The social graph is something that the digital world is struggling to understand right now. How important are the connections within your digital social circle? Who are the most important connectors in your graph? How far does influence travel online?

Well, according to a study from Invoke Solutions, it's still real world friends that hold the most sway with consumers online. And while Facebook has made a niche for itself by fostering online relationships between people who are friends or know each other offline, on Twitter there could be trust issues.

According to Invoke, the most trusted information online is posted by people's real world friends. Blog posts by said friends were more likely to be trusted “completely” than posts on Facebook. But posts on Twitter were even less trustworthy.

Invoke asked frequent social media users what sources they trusted online. 26% completely trusted blogs written by their friends. 23% trusted their friends' Facebook posts. But only about half that (12%) completely trusted messages from friends on Twitter.

Those numbers were still higher than brand messagins. Blog posts from brands scored 11% complete trust, Facebook posts from companies had 9%, and brands posting on Twitter had the complete trust of 6% of respondents. 

That's to be expected. But consumers also trust posts from their friends more than professional bloggers and community members. On Twitter, independent bloggers only inspired 5% total trust. And fellow community member comments only ranked slightly higher at 8%.

And more surprising still is the fact that people trust brand posts more than independent bloggers. Brand streams on Twitter inspired 6% of responses that registered complete trust, compared to 5% of bloggers on Twitter.

That's especially interesting in light of the fact that most people on Twitter make a habit of following people they don't know in real life. If Facebook is a venue for friends and acquantances to interact online, Twitter users activiley seek out messages from experts and bloggers. 

That seems to be the value that Twitter adds to the Facebook status messages that predated its existence. But if people don't trust those messages, it changes the power structure of Twitter's social graph.

Especially considering that so called influencers are sought after at such a premium online, this study turns that notion on its head. It's understandable that people would trust their real life friends more than strangers online, but when brands are more trustworthy than bloggers and community members, that seems to be a sign of incredibly strong marketing or trust issues on a platform.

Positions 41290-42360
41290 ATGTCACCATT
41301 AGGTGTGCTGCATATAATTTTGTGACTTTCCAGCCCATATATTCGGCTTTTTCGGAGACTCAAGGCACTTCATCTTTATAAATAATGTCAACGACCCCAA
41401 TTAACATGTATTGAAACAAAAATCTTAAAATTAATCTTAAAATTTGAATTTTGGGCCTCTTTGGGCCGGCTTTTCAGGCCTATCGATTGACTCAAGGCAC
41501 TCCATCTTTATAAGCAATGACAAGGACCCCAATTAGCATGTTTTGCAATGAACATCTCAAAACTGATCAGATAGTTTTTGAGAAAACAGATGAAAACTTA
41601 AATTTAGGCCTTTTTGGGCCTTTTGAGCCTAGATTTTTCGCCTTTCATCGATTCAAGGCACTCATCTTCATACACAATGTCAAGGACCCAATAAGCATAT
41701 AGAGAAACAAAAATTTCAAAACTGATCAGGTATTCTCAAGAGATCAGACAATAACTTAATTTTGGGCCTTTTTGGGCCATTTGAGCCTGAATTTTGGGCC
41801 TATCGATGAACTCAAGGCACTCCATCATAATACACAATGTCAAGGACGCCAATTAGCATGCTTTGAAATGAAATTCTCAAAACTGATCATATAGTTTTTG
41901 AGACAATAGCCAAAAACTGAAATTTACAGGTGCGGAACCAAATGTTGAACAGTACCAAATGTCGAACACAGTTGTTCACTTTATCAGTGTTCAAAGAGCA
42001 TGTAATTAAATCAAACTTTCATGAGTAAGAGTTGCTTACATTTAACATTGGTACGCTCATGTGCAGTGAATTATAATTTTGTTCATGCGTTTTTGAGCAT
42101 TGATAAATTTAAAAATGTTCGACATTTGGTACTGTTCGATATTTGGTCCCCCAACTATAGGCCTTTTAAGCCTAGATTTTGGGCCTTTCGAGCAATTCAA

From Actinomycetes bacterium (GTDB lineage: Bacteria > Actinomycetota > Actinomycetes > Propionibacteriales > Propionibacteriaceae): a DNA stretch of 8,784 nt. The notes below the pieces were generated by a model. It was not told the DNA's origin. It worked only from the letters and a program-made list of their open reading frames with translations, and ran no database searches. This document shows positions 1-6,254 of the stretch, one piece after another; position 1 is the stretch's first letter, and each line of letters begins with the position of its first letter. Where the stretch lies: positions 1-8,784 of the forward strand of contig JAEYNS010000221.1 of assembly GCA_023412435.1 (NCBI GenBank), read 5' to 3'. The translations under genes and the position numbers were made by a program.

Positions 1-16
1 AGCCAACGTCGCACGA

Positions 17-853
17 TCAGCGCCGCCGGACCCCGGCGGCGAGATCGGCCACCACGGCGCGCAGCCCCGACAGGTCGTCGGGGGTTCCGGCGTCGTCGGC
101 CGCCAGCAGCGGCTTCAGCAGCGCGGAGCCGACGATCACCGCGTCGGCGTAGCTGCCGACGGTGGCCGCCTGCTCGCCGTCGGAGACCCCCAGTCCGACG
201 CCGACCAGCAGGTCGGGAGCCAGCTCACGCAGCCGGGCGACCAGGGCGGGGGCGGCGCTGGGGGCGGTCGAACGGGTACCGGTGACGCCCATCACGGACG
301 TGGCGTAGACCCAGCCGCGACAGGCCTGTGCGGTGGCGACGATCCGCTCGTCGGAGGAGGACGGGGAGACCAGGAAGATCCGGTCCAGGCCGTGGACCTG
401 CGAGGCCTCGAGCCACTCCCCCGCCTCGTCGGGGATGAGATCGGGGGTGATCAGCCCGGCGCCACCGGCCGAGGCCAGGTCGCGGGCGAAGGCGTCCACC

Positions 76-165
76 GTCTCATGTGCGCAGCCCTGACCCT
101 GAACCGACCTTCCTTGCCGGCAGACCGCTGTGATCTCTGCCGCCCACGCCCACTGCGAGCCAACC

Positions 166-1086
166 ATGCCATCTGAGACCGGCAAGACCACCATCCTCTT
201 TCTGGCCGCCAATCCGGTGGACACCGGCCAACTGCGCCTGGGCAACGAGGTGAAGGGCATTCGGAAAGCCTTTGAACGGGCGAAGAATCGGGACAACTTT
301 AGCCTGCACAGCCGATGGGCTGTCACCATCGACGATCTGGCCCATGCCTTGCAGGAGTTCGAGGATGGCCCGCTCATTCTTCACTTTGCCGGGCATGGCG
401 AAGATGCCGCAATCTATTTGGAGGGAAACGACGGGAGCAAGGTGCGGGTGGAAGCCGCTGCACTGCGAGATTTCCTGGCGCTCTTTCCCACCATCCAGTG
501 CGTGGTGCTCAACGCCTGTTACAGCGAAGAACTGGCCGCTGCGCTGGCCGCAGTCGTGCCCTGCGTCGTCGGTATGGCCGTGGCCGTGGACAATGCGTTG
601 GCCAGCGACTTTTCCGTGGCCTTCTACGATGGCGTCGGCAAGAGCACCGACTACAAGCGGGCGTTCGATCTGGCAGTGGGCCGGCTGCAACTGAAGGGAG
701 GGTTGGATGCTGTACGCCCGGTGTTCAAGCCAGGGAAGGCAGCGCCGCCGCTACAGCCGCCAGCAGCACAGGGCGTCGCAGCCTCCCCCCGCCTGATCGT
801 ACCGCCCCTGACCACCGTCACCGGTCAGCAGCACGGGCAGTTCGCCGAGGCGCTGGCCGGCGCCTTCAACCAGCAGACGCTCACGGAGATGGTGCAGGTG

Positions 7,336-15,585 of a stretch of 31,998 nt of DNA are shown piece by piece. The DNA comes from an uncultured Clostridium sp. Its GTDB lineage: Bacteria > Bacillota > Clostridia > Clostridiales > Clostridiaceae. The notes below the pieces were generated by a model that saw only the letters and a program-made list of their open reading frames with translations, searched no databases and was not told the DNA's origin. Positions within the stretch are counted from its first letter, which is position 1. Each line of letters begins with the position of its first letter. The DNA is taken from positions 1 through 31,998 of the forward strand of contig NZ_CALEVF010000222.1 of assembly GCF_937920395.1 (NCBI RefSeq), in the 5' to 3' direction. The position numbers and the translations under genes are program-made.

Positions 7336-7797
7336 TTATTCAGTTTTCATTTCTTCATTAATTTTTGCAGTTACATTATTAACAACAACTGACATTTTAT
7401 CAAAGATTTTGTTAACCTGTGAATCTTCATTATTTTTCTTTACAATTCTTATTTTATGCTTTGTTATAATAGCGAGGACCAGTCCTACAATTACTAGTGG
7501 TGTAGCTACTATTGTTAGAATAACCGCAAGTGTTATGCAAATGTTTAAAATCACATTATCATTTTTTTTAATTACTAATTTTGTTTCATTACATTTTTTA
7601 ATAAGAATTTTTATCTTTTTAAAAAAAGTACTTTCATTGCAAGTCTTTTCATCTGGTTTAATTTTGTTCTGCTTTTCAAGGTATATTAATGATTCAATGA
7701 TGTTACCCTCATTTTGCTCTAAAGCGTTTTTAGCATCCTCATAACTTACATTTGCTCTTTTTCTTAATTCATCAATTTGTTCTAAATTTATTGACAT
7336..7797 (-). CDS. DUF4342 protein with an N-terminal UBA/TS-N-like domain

But then again, it probably doesn't matter what I think about this. Unless you know me in real life.

Image: ToughSledding

Meghan Keane

Published 13 August, 2010 by Meghan Keane

Based in New York, Meghan Keane is US Editor of Econsultancy. You can follow her on Twitter: @keanesian.

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Comments (5)


Fredrick Nijm


I agree 100% with you that Facebook is the most trustworthy of the social networks. This is why all of the group buying sites are using the connections people have with their friends to influence buying decisions. You share them with your friends on Facebook, because your friends trust you. 

It's all about trusting. You can't have meaningful relationships without trust, and you definitely can't influence buying optimally without that trust factor being there. 

I enjoy Twitter and I have built up some great relationships and some of them have become good friends of mine, but nothing close to the influence I have on Facebook and the trusting connections I have built over time in my life. Companies can now leverage those built relationships I have already built and brought to Facebook. 

almost 8 years ago



am sure twitter will dissapear any time soon , it has only one of facebook options!!

almost 8 years ago

Nuttakorn Rattanachaisit

Nuttakorn Rattanachaisit, Consultant at Possible Worldwide

Facebook has pre-screen process of selecting friends , opposite from Twitter, you can follow and see what people talking about, it is more public channel. But I see now, the Twitter message tend to be more commercials and lot of spam that people may distrust on that, those overwhelming things become widely received from audience perspective. 

almost 8 years ago


John Mack

Twitter as spam? Hardly. Most of us use it to follow news and cultural sources and some bloggers. I also like to follow a diversity of voices around the world. I could not imagine really influencing anyone through Twitter. Opinion Tweets are for me since they are now stored under my User name. But then again I hate brands and will only wear clothes with no identifying logos or names.

Twitter has officially declared itself an information source, not a social medium. Who completely trusts "information"?

Perhaps the Twitter trust factor is due to the many ultra--conservative or very progressive voices on Twitter. People like me follow people we do not agree with in any way just to see what they are saying. Easier to to take than Fox News or any TV yak show.

almost 8 years ago



yes this is right. I am also the big fan of the facebook.First and foremost, made the social graph completely exportable. I should be able to take it wherever I want, and do with it whatever I like. I should be able to take it to a competing social network, and from a competing social network into Facebook.Thanks for share this article.

almost 8 years ago

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